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LOCOG appoints customer service training provider for London 2012 Olympic Games


LOCOG (the London Organising Committee of the Olympic Games and Paralympic Games) has appointed People 1st to develop its customer service training programme for London 2012.

People1st's WorldHost training will be offered to tens of thousands of employees and contractors' staff who will be working at the Olympic and Paralympic venues.

People 1st has also been awarded LOCOG's Inspire mark for its Employment 1st programme, a pre-employment training package for individuals considering a career within hospitality.

Employment 1st will be used to train up to 2,000 people living locally to the main Olympic park in London to help them secure jobs at the 2012 Games, and to further their opportunities for a career within the hospitality and tourism sector. This is a key part of LOCOG's legacy programme to ensure that local communities benefit in the long-term from the economic opportunities from hosting the Games.

Rob Clarke, head of reward & policy at LOCOG, said: "We are delighted to be working with People 1st to develop WorldHost customer service training to support the delivery of a great Games in 2012.

"The award of our Inspire mark reflects the significant contribution that we think this programme can make to the successful staging of the Games next year and also the legacy benefits for skills and employment."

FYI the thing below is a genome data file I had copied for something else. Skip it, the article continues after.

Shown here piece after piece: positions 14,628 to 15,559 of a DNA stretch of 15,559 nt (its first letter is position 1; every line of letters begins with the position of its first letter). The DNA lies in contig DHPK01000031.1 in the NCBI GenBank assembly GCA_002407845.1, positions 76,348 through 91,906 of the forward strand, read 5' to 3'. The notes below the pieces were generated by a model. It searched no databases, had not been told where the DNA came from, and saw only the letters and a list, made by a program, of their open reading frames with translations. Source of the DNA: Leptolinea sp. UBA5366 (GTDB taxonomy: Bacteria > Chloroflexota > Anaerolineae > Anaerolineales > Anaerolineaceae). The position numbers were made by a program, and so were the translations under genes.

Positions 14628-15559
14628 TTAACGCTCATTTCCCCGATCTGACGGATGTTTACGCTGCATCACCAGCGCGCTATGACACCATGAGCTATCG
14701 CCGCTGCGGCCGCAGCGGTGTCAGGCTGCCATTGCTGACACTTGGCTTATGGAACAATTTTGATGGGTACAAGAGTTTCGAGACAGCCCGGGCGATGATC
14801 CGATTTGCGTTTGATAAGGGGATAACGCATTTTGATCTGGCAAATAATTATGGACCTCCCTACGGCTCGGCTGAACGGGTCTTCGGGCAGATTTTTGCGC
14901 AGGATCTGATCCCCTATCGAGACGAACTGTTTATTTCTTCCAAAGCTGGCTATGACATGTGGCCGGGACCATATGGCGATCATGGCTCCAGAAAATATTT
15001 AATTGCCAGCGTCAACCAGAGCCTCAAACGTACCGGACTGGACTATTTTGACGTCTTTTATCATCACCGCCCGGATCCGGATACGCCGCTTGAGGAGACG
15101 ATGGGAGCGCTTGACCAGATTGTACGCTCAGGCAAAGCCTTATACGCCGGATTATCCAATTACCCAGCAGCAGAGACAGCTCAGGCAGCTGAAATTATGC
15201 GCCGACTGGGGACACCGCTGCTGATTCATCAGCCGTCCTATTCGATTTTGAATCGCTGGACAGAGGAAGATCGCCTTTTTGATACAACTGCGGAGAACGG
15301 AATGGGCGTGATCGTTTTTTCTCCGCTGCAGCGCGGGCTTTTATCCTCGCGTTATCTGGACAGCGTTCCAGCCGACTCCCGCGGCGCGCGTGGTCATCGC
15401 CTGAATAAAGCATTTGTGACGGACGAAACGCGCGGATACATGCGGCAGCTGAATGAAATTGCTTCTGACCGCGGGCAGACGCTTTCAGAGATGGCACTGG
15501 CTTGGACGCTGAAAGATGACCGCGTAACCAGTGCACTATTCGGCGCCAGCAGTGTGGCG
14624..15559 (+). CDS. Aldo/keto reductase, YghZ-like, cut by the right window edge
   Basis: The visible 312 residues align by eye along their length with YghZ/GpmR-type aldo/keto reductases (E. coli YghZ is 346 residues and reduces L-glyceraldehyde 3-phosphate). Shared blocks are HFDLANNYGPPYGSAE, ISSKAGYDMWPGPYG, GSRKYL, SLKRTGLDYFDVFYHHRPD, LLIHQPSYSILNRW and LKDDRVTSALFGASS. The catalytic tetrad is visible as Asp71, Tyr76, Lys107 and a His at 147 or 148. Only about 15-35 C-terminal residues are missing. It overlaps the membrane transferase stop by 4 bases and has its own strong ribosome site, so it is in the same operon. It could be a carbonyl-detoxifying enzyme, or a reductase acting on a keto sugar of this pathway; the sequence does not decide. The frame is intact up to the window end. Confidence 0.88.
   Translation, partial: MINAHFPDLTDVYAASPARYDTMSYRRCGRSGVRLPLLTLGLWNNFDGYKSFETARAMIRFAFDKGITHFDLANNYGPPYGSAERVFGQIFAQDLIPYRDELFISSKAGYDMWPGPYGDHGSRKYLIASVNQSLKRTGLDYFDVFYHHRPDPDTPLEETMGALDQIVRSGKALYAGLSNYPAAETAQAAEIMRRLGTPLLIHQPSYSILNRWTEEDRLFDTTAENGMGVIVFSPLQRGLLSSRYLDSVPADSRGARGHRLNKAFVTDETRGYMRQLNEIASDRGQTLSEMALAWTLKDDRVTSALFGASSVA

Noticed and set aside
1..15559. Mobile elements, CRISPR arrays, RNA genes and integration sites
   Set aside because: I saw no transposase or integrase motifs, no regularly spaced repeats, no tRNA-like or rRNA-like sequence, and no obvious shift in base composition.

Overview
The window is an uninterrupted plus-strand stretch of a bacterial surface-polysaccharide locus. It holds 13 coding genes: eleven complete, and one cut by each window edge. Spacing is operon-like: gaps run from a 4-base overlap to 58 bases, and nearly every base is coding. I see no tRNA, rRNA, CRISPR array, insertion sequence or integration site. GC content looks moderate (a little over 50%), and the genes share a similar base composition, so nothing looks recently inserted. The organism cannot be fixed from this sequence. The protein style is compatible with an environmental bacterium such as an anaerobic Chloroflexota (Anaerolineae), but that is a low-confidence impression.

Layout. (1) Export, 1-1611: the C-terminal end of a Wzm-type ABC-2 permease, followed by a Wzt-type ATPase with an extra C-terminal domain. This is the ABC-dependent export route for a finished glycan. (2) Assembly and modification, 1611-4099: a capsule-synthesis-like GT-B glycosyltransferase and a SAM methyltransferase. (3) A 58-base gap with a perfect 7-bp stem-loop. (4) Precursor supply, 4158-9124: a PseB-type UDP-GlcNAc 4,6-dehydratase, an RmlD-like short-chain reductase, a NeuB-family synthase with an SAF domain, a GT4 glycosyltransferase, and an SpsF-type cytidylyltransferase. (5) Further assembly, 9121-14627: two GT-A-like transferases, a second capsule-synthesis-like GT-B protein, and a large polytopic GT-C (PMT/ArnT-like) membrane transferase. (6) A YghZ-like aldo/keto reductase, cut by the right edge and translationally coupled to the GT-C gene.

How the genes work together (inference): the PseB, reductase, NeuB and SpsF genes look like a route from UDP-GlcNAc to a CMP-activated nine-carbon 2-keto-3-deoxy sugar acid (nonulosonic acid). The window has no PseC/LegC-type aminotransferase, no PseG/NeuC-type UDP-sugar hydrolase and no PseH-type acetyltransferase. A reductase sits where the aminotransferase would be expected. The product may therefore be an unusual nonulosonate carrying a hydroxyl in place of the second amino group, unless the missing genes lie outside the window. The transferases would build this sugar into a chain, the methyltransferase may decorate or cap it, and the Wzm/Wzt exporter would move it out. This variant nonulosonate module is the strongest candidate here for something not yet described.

WorldHost has already been used at the Vancouver Winter Olympics, where it trained 39,000 volunteers and tourism staff last year, and has been developed for the UK by People 1st, with the support of VisitEngland. Research last month from YouGov showed that 73% of the general public agrees that Britain needs to improve customer service ahead of the Olympics and just 14% think British hospitality, and how we welcome guests, is the aspect that will most ensure we are a good host to international visitors during London 2012.

This is reflected in research undertaken by People 1st. Nearly 40% of London hospitality and tourism businesses are concerned about their ability to match customer expectations during the Olympics, while 65% have identified customer service as their top training need over the next 12 months.

Brian Wisdom, chief executive of People 1st, added: "We are also campaigning to train 200,000 front-line staff ahead of the Olympics throughout the wider visitor economy, so that we can effect a cultural change in the perception of the warmth of the UK welcome, which currently lags far behind other countries. It's essential we improve on this if we are to reap the long-term benefits of a successful Games. "